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Old 07-22-2013, 06:34 PM   #11
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Bottles aren't very likely to explode when they over carbonate slowly. During bottle refermentation, the pressure is well over the target until the co2 dissolves in the beer. When a beer slowly over-carbs, there is plenty of time for the co2 to dissolve.
i'd love to get confirmation or denial about this from someone better versed in the physics of gases, but i do not believe there is a point when all (or more) of the gas is in the head space, under high pressure, waiting to re-enter the beer. it's a constant equilibrium (re: Henry's law). temperature will affect how much gas is in the beer vs. the headspace, but at a given temp the pressures will be in equilibrium.

again, happy to be told i'm wrong...
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What hops should I grow? Hop grower's comparison table. Looking for cheap honey?

Drinking: a farmhouse with ECY08 & brett blend
Fermenting: sour cherry mead, imperial chocolate stout and its not-so-small beer second runnings, our bruin & a few other sours
Aging: a bunch of belgian and soured stuff, and acerglyn.
Up next: harvest ale with homegrown hops
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Old 07-23-2013, 02:00 AM   #12
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i'd love to get confirmation or denial about this from someone better versed in the physics of gases, but i do not believe there is a point when all (or more) of the gas is in the head space, under high pressure, waiting to re-enter the beer. it's a constant equilibrium (re: Henry's law). temperature will affect how much gas is in the beer vs. the headspace, but at a given temp the pressures will be in equilibrium.

again, happy to be told i'm wrong...
I've never really thought about why, i just know I can see co2 bubbles leaving the beer during an active bottle refermentation and that if open a beer after say 24 hrs or so, there's a bunch of gas and the beer is still flat.

But maybe this is what you're looking for.

"... the solubility of a gas in a liquid is directly proportional to the pressure of that gas above the surface of the solution."

"(A) Low pressure, low concentration of gas solubility. Decreased pressure allows more gas molecules to be present, with very little being dissolved in solution.
(B) High pressure, high concentration of gas solubility. Increased pressure forces the gas molecules into the solution, relieving the pressure that is applied, causing there to be less
gas molecules present and more of it in solution."
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Old 07-23-2013, 02:35 AM   #13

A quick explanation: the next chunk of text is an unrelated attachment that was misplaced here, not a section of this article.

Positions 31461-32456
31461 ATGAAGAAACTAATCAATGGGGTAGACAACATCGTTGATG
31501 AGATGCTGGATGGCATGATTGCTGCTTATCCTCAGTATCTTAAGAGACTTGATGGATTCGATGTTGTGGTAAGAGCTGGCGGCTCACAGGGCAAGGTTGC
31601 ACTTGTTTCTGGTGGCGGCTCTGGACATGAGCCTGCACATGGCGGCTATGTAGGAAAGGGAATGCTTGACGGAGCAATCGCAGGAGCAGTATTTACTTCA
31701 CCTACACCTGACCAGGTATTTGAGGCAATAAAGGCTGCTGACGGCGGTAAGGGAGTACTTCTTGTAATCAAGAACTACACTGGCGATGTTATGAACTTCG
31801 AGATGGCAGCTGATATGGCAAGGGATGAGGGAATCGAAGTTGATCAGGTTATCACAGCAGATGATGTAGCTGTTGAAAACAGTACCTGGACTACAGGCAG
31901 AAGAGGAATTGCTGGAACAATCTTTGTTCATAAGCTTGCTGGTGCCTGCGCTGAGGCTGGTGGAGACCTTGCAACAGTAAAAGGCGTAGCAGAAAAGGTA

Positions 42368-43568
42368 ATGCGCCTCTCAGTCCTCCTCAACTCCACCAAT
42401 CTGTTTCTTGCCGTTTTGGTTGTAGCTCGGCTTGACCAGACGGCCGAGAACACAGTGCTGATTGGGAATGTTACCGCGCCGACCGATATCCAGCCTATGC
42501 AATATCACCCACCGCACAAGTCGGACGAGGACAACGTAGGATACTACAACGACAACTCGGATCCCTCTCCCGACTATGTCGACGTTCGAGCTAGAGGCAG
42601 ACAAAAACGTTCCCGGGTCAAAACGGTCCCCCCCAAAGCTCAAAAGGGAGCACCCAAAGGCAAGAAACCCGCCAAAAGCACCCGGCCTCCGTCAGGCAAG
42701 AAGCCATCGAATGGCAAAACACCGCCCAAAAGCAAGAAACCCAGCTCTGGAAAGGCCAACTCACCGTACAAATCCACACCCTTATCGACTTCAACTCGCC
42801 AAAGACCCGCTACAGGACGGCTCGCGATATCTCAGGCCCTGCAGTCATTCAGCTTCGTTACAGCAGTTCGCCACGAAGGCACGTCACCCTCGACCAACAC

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You should see the bottle refermentations when i package in 3L or bigger bottles. They get a mini krausen in the bottle and the liquid expands quite a bit due to the carb. I fill them warm so I know its not thermal. I have to take that expansion into consideration for cork depth and head space especially on my 9L bottle.

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Old 10-17-2013, 05:14 AM   #14
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But maybe this is what you're looking for.

"... the solubility of a gas in a liquid is directly proportional to the pressure of that gas above the surface of the solution."

"(A) Low pressure, low concentration of gas solubility. Decreased pressure allows more gas molecules to be present, with very little being dissolved in solution.
(B) High pressure, high concentration of gas solubility. Increased pressure forces the gas molecules into the solution, relieving the pressure that is applied, causing there to be less
gas molecules present and more of it in solution."
we may be in agreement here. based on the two states described, the beer is either in a low pressure/low solubility situation; or in a high pressure/high solubility situation - so pressure and solubility of CO2 remain in a constant balance. at no point does all the CO2 jump into the headspace and then later go into the liquid - it's a constant equilibrium where as the pressure in the headspace raises 1 unit, the pressure in the liquid below increases by the same amount.
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What hops should I grow? Hop grower's comparison table. Looking for cheap honey?

Drinking: a farmhouse with ECY08 & brett blend
Fermenting: sour cherry mead, imperial chocolate stout and its not-so-small beer second runnings, our bruin & a few other sours
Aging: a bunch of belgian and soured stuff, and acerglyn.
Up next: harvest ale with homegrown hops
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Old 10-17-2013, 09:32 AM   #15
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we may be in agreement here. based on the two states described, the beer is either in a low pressure/low solubility situation; or in a high pressure/high solubility situation - so pressure and solubility of CO2 remain in a constant balance. at no point does all the CO2 jump into the headspace and then later go into the liquid - it's a constant equilibrium where as the pressure in the headspace raises 1 unit, the pressure in the liquid below increases by the same amount.
What happend to you being happy to be told you are wrong? Read it again. When yeast makes CO2, it doesn't instantly disolve into solution, it reguires a certain amount of pressure before it will disolve. Decreased pressure allows more gas molecules to be present, with very little being dissolved in solution. This really isn't that different from why you can disolve more sugar in warm water than cold.
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